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I was celebrating Victoria Day last weekend at the beach with a few friends, discussing the anticipated fireworks show that was to come that evening, when I said “our tax dollars paid for the fireworks” in Japanese. My friends understood what I meant, but said that it *has* to be recast in the passive (or active with a null subject). Why?? What’s going on??

So there’s this little thing in semantics called metonymy, where a word is used to represent another word. A popular example is “I read Shakespeare”, where it’s understood that what’s being read is the works of Shakespeare, rather than the decaying corpse of the Bard. Metonymy comes in various forms such as container-for-contained (e.g. “the White House” for the civ. servants that work in the White House; “dishes” for the food on the dishes, etc.); tool-for-work/accomplishment (e.g. “hand” for “throwing ability”; “pen” for “writing style”, etc.); part-for-whole (e.g. “wheels” for “a car”; “head” for “person” (when counting), etc.), etc.

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As a linguist, meeting a native speaker of a language you’re studying is a pretty exciting event. Maybe it’s just me, but I find that I often have to do a delicate balancing act between “I’m a freakish nerd of your language, which probably implies I want to be one of you, since I’m clearly not from your ethno-cultural group” and “I know nothing and have a general interest in your language.” If I don’t start with a “power introduction” (wherein I detail my research interests and years of experience with their language), I get the slow-and-loud reception. “how. are. YOU. doing?” Thanks, mate. I’m gonna go over here now.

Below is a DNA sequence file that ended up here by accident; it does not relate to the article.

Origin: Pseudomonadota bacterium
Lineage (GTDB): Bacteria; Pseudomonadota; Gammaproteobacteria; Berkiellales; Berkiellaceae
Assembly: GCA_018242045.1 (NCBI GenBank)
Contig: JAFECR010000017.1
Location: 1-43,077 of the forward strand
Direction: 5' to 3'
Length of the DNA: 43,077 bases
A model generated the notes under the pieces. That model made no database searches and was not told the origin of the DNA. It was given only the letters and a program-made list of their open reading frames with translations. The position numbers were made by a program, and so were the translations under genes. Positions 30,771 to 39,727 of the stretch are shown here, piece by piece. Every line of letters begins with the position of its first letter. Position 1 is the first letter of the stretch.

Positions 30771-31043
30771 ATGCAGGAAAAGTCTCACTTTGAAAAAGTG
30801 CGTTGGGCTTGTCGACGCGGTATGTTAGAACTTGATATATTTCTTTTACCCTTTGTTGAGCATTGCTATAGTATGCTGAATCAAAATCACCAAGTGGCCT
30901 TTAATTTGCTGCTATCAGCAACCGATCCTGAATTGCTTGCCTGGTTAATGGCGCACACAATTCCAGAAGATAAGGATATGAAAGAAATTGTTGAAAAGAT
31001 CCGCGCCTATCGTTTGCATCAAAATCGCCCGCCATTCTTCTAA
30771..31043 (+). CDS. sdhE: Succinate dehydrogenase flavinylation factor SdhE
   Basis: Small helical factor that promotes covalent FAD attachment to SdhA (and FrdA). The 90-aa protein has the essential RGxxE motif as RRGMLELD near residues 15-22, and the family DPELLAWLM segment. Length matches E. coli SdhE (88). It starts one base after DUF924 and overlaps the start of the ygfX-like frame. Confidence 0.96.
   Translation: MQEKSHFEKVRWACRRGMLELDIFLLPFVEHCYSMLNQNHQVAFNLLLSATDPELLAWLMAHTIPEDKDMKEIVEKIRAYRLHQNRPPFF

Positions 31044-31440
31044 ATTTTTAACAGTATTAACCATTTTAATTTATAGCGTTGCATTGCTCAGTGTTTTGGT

On the other hand, if I start off too strong, my interlocutor won’t be able to relate. After all, what’re the odds that a language learner is also a linguist? So I have to carefully reign it in, to something that the general language learner/speaker can relate to, while still covertly inducting them into certain linguistic aspects.


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This is a bit of a second take on my original insight on double referents. I’m also going to change gears slightly by introducing two related-but-not-immediately-intuitive concepts, so I hope my dear readers will bear with me as you patiently wade through my confusion of jargon and pseudo-logic.

So I’m gonna start by explaining how these constructions work syntactically (at least, so far as my middling understanding can take it), and follow it up by why this type of error is so exciting. As a sort of refresher and motivation to work through this post, I was looking at the construction and deconstruction of the error generated by non-native speakers of English in phrases like (1) and (2).

(1) Your questions are always hard to answer (*it)!

(2) John is easy to please (*him).

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COCA - Corpus of Contemporary American English
L1/L2/... - Primary/Secondary Language
NNS - Non-Native Speaker
NS - Native Speaker